Managing Incidental Findings in Human Subjects Research: Analysis and Recommendations
30 Pages Posted: 8 Dec 2010 Last revised: 6 Feb 2014
Date Written: June 2, 2008
Tremendous debate surrounds the question of whether researchers owe back to human subjects information about incidental findings of potential clinical and reproductive importance to the individual. Historically, law, ethics, and practice have drawn a bright line between the duties of clinicians and the duties of researchers, imposing on researchers no duty to return information of clinical importance. Indeed, bioethics and health law are built on a dichotomy between clinical care (the domain of the doctor-patient relationship) and research (the domain of the researcher-subject relationship). Yet the debate over whether researchers have any duty to return incidental findings (and the related debate over whether they have a duty to return individual research results) challenges that fundamental dichotomy.
This article offers analysis and recommendations from a two-year project funded by the National Institutes of Health (NIH) and led by Susan M. Wolf (Principal Investigator) to determine how to manage incidental findings (IFs) in human subjects research, focusing on genetic and genomic research, with comparison to imaging research. This is the first national project funded by NIH on this issue. IFs are defined as findings beyond the aims of the study that are of potential health or reproductive importance to the individual research participant. IFs are frequently discovered in conducting research and can hold life-and-death importance (as when researchers stumble upon a genetic variant predicting life-threatening response to a commonly used anesthetic). The article argues that researchers have an obligation to address the possibility of discovering IFs and articulate how IFs will be managed. This information should be reflected in the researcher’s protocol and communications with the IRB, as well as in consent forms and communications with research participants. The article recommends a pathway for researchers to follow in addressing IFs. It categorizes IFs into those that must be disclosed to research participants, those that may be disclosed, and those that should not be disclosed.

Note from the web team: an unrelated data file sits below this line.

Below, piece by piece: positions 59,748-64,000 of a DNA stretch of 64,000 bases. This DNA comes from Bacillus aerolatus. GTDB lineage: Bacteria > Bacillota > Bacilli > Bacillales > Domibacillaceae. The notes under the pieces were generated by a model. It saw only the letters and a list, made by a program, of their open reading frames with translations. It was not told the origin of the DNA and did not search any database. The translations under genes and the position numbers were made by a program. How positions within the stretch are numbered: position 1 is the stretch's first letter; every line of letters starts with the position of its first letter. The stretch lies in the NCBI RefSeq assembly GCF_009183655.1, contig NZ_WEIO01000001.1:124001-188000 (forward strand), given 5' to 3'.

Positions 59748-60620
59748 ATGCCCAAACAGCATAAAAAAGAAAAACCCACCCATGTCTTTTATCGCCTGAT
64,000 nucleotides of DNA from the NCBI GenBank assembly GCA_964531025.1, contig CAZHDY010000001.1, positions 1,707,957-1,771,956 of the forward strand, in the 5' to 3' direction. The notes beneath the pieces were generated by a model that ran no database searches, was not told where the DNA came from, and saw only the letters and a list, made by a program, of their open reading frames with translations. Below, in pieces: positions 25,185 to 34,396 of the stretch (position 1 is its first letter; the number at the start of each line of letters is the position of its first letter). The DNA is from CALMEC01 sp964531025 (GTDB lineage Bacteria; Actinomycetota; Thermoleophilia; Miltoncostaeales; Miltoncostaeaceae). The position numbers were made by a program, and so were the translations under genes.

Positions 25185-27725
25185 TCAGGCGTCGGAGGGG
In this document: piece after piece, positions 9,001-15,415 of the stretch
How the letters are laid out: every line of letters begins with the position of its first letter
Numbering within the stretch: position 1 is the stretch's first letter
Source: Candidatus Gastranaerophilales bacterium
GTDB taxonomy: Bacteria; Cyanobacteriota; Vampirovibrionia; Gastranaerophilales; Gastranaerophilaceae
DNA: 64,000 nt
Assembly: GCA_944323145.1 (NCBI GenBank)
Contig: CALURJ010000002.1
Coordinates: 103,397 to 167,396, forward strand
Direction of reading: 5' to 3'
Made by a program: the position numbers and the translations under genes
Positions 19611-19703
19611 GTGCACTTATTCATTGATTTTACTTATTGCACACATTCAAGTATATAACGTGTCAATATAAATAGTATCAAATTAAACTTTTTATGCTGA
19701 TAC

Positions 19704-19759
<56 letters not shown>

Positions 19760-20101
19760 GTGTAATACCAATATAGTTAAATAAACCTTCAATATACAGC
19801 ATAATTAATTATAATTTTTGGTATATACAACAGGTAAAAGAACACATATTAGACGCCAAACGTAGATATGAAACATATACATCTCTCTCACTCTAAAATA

This is the first comprehensive analysis and major set of recommendations on how to handle incidental findings in human subjects research including genomic research. It is the centerpiece of a symposium issue including sixteen articles from a multidisciplinary group of top scholars on this pressing issue.
Keywords: incidental findings, human subjects research, bioethics, health law
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